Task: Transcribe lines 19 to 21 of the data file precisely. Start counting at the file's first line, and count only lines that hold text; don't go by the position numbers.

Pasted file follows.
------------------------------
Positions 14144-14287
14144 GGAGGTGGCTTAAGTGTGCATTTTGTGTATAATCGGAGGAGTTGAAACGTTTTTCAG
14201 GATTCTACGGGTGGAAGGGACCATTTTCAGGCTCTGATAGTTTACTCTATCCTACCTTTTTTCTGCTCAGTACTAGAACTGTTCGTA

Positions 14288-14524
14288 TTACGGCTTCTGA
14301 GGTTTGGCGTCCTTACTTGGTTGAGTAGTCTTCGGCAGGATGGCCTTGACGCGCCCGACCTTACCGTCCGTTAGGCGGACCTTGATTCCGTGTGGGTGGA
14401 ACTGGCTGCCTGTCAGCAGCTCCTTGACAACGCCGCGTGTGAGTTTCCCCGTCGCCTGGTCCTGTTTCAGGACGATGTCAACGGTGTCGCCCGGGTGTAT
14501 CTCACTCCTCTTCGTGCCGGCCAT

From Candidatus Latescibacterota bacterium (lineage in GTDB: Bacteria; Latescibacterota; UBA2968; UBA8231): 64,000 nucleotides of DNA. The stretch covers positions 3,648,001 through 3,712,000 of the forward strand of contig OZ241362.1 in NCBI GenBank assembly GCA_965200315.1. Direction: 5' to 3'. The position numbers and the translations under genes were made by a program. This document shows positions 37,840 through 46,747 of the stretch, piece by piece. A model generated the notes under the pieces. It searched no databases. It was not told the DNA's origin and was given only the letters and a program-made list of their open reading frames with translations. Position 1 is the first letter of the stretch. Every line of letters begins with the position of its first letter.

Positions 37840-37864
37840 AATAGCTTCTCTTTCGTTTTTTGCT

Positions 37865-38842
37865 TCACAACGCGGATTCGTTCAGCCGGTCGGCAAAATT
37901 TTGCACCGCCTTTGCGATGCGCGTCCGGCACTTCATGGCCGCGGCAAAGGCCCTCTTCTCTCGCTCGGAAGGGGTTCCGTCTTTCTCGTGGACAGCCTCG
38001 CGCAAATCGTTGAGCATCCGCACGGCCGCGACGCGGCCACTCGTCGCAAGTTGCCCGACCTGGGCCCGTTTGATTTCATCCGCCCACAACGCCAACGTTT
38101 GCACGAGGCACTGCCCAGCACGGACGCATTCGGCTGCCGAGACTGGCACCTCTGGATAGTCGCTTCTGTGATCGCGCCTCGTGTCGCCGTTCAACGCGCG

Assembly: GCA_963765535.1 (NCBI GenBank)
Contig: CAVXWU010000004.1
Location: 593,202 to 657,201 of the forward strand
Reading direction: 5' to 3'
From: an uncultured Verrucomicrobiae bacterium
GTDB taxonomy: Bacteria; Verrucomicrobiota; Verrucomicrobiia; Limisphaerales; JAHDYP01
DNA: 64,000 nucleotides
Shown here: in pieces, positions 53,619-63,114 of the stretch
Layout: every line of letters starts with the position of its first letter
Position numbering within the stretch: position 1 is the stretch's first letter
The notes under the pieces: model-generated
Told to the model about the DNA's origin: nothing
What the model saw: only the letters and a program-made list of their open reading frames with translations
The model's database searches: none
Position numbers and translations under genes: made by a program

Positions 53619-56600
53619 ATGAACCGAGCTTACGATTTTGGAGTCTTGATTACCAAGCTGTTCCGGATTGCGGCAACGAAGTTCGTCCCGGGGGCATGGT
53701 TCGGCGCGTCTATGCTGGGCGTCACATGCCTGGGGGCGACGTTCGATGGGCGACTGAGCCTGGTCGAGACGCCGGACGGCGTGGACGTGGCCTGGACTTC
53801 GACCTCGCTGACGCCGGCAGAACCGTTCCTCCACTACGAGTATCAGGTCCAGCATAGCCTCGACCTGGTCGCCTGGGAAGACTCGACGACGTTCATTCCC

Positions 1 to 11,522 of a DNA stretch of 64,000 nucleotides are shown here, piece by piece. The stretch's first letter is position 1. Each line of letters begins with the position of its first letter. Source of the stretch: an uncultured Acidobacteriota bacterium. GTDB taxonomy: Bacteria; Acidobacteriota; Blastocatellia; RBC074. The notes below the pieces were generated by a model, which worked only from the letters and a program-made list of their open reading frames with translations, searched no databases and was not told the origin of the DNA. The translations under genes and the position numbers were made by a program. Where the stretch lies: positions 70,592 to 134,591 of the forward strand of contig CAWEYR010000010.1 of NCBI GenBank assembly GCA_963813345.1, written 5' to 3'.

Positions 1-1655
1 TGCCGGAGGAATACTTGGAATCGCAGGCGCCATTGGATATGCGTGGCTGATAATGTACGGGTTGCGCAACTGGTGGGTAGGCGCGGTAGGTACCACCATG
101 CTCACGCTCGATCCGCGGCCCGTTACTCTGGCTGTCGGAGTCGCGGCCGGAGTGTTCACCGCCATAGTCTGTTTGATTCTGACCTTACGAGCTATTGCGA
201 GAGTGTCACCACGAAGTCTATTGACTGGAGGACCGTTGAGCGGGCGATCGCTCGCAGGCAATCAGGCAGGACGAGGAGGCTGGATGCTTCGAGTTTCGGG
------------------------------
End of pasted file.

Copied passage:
Location: 593,202 to 657,201 of the forward strand
Reading direction: 5' to 3'
From: an uncultured Verrucomicrobiae bacterium